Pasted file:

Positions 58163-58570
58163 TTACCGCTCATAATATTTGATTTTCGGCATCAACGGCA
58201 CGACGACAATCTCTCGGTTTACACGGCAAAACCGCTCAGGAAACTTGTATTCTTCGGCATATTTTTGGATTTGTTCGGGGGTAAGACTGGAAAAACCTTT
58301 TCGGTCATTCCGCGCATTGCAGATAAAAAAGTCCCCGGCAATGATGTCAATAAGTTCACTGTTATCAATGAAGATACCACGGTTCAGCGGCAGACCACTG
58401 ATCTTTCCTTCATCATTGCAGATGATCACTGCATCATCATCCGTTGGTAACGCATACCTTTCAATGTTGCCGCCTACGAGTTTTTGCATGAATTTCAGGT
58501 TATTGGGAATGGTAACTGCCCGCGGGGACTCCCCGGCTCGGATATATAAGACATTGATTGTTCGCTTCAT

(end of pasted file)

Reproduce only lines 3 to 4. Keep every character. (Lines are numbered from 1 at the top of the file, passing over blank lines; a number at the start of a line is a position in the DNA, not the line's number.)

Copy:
58201 CGACGACAATCTCTCGGTTTACACGGCAAAACCGCTCAGGAAACTTGTATTCTTCGGCATATTTTTGGATTTGTTCGGGGGTAAGACTGGAAAAACCTTT
58301 TCGGTCATTCCGCGCATTGCAGATAAAAAAGTCCCCGGCAATGATGTCAATAAGTTCACTGTTATCAATGAAGATACCACGGTTCAGCGGCAGACCACTG